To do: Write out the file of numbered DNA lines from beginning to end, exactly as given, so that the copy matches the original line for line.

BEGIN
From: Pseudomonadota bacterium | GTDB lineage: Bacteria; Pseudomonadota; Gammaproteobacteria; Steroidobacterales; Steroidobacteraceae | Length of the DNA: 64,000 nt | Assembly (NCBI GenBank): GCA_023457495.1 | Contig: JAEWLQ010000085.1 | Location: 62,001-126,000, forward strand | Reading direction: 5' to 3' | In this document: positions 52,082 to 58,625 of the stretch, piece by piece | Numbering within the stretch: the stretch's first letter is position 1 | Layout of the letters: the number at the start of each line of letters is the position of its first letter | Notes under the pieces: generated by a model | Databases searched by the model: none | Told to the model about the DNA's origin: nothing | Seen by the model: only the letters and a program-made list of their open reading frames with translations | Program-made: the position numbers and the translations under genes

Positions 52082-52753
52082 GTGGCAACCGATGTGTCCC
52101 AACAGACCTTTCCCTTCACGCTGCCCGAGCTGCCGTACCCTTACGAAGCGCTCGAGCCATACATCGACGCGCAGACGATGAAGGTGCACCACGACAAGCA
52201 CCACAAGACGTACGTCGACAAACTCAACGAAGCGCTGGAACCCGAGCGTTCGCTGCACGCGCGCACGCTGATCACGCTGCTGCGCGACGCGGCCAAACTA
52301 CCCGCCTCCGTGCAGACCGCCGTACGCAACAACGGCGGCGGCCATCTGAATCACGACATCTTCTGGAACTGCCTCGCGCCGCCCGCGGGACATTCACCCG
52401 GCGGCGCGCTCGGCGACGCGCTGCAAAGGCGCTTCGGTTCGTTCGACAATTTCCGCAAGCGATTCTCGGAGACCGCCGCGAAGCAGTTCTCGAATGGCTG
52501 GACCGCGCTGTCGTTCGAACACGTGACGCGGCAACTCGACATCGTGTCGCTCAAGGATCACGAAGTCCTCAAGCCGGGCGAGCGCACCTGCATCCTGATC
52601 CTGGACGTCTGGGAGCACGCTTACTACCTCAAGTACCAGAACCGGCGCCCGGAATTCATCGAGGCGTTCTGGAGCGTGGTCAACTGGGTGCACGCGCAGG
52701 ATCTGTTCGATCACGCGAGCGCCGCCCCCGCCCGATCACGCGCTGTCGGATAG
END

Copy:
From: Pseudomonadota bacterium | GTDB lineage: Bacteria; Pseudomonadota; Gammaproteobacteria; Steroidobacterales; Steroidobacteraceae | Length of the DNA: 64,000 nt | Assembly (NCBI GenBank): GCA_023457495.1 | Contig: JAEWLQ010000085.1 | Location: 62,001-126,000, forward strand | Reading direction: 5' to 3' | In this document: positions 52,082 to 58,625 of the stretch, piece by piece | Numbering within the stretch: the stretch's first letter is position 1 | Layout of the letters: the number at the start of each line of letters is the position of its first letter | Notes under the pieces: generated by a model | Databases searched by the model: none | Told to the model about the DNA's origin: nothing | Seen by the model: only the letters and a program-made list of their open reading frames with translations | Program-made: the position numbers and the translations under genes

Positions 52082-52753
52082 GTGGCAACCGATGTGTCCC
52101 AACAGACCTTTCCCTTCACGCTGCCCGAGCTGCCGTACCCTTACGAAGCGCTCGAGCCATACATCGACGCGCAGACGATGAAGGTGCACCACGACAAGCA
52201 CCACAAGACGTACGTCGACAAACTCAACGAAGCGCTGGAACCCGAGCGTTCGCTGCACGCGCGCACGCTGATCACGCTGCTGCGCGACGCGGCCAAACTA
52301 CCCGCCTCCGTGCAGACCGCCGTACGCAACAACGGCGGCGGCCATCTGAATCACGACATCTTCTGGAACTGCCTCGCGCCGCCCGCGGGACATTCACCCG
52401 GCGGCGCGCTCGGCGACGCGCTGCAAAGGCGCTTCGGTTCGTTCGACAATTTCCGCAAGCGATTCTCGGAGACCGCCGCGAAGCAGTTCTCGAATGGCTG
52501 GACCGCGCTGTCGTTCGAACACGTGACGCGGCAACTCGACATCGTGTCGCTCAAGGATCACGAAGTCCTCAAGCCGGGCGAGCGCACCTGCATCCTGATC
52601 CTGGACGTCTGGGAGCACGCTTACTACCTCAAGTACCAGAACCGGCGCCCGGAATTCATCGAGGCGTTCTGGAGCGTGGTCAACTGGGTGCACGCGCAGG
52701 ATCTGTTCGATCACGCGAGCGCCGCCCCCGCCCGATCACGCGCTGTCGGATAG